I don’t know about you but these days I put meditation in the “should” basket of my life. You know what I mean: I should clean out the fridge, I should go to the dentist, I should meditate. Don’t get me wrong, I admire those people who can wake up at 5am to meditate before they start their day, it’s just that I can’t do it and not for lack of trying. For years I was a yoga and meditation devotee. Those fleeting moments when my mind was still were absolutely wonderful … but fleeting. Like trying to catch a cloud, they slipped away before I had had time to marvel at the experience.
There’s no doubt that Buddha was on to something when he described the constant internal monologue that our mind subjects us to every day as being like a bunch of drunken monkeys all clamoring for our attention, with the fearful drunken monkey shouting loudest of all.
The good news – at least for me and hopefully this will work for you too – is that some years ago I stumbled across a really simple way I could clear my mind, no matter where I am, and it only takes five minutes. Even better, you don’t have to close your eyes!
I call them the Brain Drain pages. All you need is a piece of paper and a pen. No, you can’t use your phone, tablet or computer. This works because both sides of your brain are involved: the left brain is used to move your fingers to form the letters; the right side is used to track your thoughts.
How to do the Brain Drain:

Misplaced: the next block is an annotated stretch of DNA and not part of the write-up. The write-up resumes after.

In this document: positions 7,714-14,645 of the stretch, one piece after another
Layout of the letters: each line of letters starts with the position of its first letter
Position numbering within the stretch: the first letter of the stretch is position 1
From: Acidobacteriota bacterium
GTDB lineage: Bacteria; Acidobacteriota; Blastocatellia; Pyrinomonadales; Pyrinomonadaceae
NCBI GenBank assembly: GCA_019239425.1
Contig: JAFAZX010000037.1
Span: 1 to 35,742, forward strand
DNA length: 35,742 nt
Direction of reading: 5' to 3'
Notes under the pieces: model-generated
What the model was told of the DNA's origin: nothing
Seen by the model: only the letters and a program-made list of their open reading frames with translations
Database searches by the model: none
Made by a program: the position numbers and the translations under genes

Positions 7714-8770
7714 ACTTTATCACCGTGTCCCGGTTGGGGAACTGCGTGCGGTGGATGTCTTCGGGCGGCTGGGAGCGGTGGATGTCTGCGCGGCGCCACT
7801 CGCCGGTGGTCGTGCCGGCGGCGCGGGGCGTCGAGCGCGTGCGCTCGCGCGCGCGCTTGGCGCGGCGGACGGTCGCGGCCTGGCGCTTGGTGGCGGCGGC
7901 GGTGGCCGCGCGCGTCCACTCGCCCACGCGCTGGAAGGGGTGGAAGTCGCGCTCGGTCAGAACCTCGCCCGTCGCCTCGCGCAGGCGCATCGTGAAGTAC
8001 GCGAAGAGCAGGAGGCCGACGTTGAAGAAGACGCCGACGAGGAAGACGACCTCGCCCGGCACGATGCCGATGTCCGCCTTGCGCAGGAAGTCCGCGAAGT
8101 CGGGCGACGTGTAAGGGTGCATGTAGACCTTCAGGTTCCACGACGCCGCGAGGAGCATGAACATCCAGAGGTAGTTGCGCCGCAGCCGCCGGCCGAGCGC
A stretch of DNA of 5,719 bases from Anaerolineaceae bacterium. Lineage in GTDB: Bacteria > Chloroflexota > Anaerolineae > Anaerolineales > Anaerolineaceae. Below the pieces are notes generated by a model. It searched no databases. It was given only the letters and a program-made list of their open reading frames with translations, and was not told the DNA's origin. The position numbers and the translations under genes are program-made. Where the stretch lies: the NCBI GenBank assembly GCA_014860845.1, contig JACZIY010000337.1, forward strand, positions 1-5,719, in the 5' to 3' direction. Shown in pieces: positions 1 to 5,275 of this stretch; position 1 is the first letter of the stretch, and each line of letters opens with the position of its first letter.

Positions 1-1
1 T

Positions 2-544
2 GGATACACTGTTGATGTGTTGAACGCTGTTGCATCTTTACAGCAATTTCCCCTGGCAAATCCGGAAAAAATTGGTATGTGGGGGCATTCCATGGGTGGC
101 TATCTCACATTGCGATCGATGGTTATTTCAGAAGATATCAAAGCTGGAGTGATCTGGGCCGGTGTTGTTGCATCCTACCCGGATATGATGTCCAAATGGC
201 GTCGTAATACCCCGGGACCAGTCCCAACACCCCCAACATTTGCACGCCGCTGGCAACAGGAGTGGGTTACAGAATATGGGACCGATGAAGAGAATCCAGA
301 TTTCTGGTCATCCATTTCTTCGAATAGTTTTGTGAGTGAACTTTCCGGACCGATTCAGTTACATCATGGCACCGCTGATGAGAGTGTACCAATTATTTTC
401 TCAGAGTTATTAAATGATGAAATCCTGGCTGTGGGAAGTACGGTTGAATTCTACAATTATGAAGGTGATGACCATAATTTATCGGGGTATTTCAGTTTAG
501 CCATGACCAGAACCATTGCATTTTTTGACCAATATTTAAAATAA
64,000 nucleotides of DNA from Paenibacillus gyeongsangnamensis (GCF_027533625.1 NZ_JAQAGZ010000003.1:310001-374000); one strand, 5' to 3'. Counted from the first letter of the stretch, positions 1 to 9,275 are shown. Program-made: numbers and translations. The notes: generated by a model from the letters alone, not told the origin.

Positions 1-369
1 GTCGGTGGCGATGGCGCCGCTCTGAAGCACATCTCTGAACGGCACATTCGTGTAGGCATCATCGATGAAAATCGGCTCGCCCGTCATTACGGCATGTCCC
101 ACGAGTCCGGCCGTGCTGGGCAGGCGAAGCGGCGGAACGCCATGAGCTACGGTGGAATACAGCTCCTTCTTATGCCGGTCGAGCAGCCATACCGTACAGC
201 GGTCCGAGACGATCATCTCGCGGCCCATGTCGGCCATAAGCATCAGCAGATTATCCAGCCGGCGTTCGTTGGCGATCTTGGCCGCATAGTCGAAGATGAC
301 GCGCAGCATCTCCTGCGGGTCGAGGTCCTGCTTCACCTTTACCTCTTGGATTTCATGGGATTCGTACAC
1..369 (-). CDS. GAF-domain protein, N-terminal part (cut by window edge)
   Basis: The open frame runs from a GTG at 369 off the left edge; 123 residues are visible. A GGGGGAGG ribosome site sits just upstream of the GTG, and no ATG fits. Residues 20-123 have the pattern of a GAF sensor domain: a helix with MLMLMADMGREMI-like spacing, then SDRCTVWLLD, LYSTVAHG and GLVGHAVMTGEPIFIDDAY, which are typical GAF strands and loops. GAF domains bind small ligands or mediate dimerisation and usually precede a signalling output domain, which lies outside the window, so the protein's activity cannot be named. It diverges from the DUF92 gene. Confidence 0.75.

Write for five minutes, or six A4 sized pages, whichever is quicker.
Write down each thought as you have it. Don’t judge or change it. If you lose a thought don’t worry about it, go on to the next thought. For example, your thoughts might go like this: Wow, it’s hot today, I hate that shirt that guy’s wearing … etc., etc.
When you have finished your five minutes or six pages, DO NOT re-read them! Put them away in a large envelope or folder. After a month you can re-read them. You might be surprised how many things you worried about weeks ago have now been sorted. If you do this daily, you might also notice how your thoughts change over time. You might even find some creative solutions sneaking in.
This little exercise is also perfect for times of high anxiety like job interviews or the aforementioned visit to the dentist or doctor. If you get into the habit of carrying a notebook with you, the waiting room is a great place to let go of all your fear before you walk through that door.
Another great variation that helps develop greater brain integration, is to practice writing your pages with your non-dominant hand. For most of us, this will be the left hand. This has the added benefit of slowing down your thoughts as you grapple with forming the letters; hence, you will feel calmer! You will be amazed over time at how your handwriting will improve and the quality of your creative thinking will be noticeable.
Goodbye drunken monkeys!
Joy Aimee is a specialist in disordered eating and founder of Joy Aimee Counselling, which focusses on the healing benefits of expressive arts in therapy. She is the author of “So What’s Today’s Brilliant Excuse – A Practical Guide to Overcoming Procrastination and Self-Doubt” and “So Where’s My Happy Ever After?” her account of personal transformation. For more information go to www.joyaimee.com.au or contact firstname.lastname@example.org